In our fitness group, this came naturally to most of us! We "liked" one another's posts, we provided words of encouragement and gave kudos for every person that completed the challenge. Every. Single. Day. We didn't let a single person go even one day without letting them know that we noticed the hard work they were putting in. I cannot stress enough how important this was.

In a work setting, saying this type of behavior is a challenge is a huge understatement. People just aren't wired to be cheerleaders in the office! It feels awkward right!? But why? That's another whole conversation that I'm probably not qualified to speak about - we may need to call in a therapist for that! Nevertheless, make it a weekly conversation. Take the time to recognize a job well done for each person that contributed to the goal during that week. People might feel a little uncomfortable or awkward at first, but pretty soon it will become second nature and people will begin to feel like they're a part of something bigger than themselves.

Be Accountable and Suffer the Consequences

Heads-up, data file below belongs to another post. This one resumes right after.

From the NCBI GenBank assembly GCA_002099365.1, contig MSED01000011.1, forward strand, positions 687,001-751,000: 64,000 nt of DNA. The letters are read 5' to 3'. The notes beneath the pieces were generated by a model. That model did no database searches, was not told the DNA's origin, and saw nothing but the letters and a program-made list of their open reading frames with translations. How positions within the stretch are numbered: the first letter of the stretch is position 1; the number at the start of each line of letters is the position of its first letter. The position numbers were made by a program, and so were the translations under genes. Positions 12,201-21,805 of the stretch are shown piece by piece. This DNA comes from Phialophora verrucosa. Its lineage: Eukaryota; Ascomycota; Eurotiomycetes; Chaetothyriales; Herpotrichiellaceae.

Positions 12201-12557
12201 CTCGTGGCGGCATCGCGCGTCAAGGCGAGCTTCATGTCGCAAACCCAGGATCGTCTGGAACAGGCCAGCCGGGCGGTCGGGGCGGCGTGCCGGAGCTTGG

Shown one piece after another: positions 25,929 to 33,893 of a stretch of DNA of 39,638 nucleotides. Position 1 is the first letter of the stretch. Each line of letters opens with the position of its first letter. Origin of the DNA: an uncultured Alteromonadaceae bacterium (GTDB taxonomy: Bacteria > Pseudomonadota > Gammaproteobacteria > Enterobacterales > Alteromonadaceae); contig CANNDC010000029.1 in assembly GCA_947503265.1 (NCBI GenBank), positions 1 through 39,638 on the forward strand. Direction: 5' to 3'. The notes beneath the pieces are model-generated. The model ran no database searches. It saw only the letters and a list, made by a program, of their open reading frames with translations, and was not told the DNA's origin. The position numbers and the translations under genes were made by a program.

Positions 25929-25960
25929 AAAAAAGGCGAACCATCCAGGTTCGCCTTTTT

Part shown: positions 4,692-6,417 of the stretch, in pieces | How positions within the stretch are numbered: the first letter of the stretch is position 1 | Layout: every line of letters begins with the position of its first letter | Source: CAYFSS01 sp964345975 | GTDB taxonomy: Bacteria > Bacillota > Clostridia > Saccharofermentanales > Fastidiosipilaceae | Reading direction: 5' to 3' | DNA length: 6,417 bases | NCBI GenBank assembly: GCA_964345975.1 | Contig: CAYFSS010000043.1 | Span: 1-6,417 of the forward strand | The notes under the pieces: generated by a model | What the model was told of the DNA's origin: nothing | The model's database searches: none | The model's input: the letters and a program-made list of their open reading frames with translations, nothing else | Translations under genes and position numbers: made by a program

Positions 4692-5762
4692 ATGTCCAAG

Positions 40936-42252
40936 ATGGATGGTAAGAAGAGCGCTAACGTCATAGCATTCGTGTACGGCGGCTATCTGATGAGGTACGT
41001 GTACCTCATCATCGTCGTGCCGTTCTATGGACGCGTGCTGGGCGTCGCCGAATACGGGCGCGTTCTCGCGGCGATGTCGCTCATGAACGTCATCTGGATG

It became obvious pretty early on that each of us was thriving on our teammates posts. I would check in each day to see who had been able to get the burpees in. It felt good to know that someone noticed that I had gotten mine in. And I didn't want to miss posting, because I didn't want anyone to think that I hadn't gotten them done! I'd like to think that my commitment helped others to remain committed as well. Our group was also vulnerable enough to admit when we missed a day. But we also knew we were going to suffer the consequence of making up that missed day. Let me tell you, when you get upwards of the 50 per day mark, you don't want to miss a day! That was enough consequence for us to commit to getting and staying back on track. But because we had such a supportive group, it was ok to admit that misstep because they were cheering you on the whole time you were suffering through the consequence.